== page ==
Richard...If you're still around, what does this resistor do? Speed control perhaps? I connected everything back up (minus the resistor) and voila...it runs. The box went from 80F to 28 at the freezer in 45 minutes. The first hour cycled on for 7 minutes and off for 5 minutes. After 5 hours it cycled on for 4 minutes and off for 8 minutes. Then the freezer is 22F and box 38F. This was on the #2 setting on the thermostat. I had a couple of warm blue ice packs and some bottled water for load. To me, it is performing well.
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Old 04-09-2012, 09:16   #7
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Re: Waeco Adler Barbor Thermostat

Quote:
Originally Posted by Celestialsailor View Post
Just back from the boat. Here is how I proceeded. For the convenience of doing measurements from the wires (yellow and green) at the phone jack, I eliminated the jack all together. Next I disconnected the the wires at the thermostat. I checked for continuity. Green wire good. Yellow wire, open. I noticed the yellow connector was covered with longer than normal shrink tube. I cut it open and found a 270 ohm resistor (see attachment). I disconnected the resistor from the wire and had tone back to the jack end. Then checked the resistor...dead!.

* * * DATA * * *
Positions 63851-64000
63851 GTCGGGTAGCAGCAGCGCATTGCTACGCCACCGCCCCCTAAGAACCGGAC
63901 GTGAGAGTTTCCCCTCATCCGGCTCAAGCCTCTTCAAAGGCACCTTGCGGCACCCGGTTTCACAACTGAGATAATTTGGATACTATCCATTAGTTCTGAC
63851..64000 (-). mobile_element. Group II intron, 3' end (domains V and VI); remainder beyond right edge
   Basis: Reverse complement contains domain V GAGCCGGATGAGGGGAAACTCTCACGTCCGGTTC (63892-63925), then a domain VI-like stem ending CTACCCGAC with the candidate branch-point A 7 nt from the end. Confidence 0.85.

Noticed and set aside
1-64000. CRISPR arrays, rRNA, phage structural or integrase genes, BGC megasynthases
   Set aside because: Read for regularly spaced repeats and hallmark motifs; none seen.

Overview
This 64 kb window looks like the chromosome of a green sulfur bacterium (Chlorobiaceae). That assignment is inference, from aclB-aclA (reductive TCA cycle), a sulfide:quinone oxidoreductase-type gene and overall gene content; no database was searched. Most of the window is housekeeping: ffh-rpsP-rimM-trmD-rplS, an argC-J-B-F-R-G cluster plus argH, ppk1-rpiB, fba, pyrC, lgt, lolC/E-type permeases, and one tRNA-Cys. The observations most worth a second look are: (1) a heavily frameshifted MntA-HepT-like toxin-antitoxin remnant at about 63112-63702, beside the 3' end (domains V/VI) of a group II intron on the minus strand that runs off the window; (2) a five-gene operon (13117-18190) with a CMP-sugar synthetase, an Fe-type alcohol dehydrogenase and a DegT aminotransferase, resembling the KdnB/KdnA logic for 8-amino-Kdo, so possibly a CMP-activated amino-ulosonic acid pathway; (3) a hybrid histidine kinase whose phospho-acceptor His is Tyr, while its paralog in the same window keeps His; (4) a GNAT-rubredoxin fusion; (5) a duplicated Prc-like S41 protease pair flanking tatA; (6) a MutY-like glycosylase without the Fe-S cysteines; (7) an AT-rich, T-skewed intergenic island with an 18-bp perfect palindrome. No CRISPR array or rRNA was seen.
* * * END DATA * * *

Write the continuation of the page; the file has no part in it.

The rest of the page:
Richard...If you're still around, what does this resistor do? Speed control perhaps? I connected everything back up (minus the resistor) and voila...it runs. The box went from 80F to 28 at the freezer in 45 minutes. The first hour cycled on for 7 minutes and off for 5 minutes. After 5 hours it cycled on for 4 minutes and off for 8 minutes. Then the freezer is 22F and box 38F. This was on the #2 setting on the thermostat. I had a couple of warm blue ice packs and some bottled water for load. To me, it is performing well.

Hi, I'm running through a similar project. I had to replace an old AB condenser with the updated model CU200 super cold machine.

The 270 Ohm resistor sets the speed of the compressor. In that case, 2,500 rpm (the speeds are shown on the second page of this document: http://www.sustainablechoice.net/pdf...ssor_Specs.pdf

In my case, even though my thermostat measures open circuit, things are actually working for me ... though I think that it is probably working at 2,000rpm rather than 3,500 rpm (which would require a 1,500 Ohm resistor) which I think would be better for the cold plate I have.

I can't tell from the "RParts" page whether their thermostats come with a resistor installed or if I'll need to add one myself.

Have you been successful with your project?

Cheers,
Mike
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Old 06-09-2012, 07:15   #8
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Re: Waeco Adler Barbor Thermostat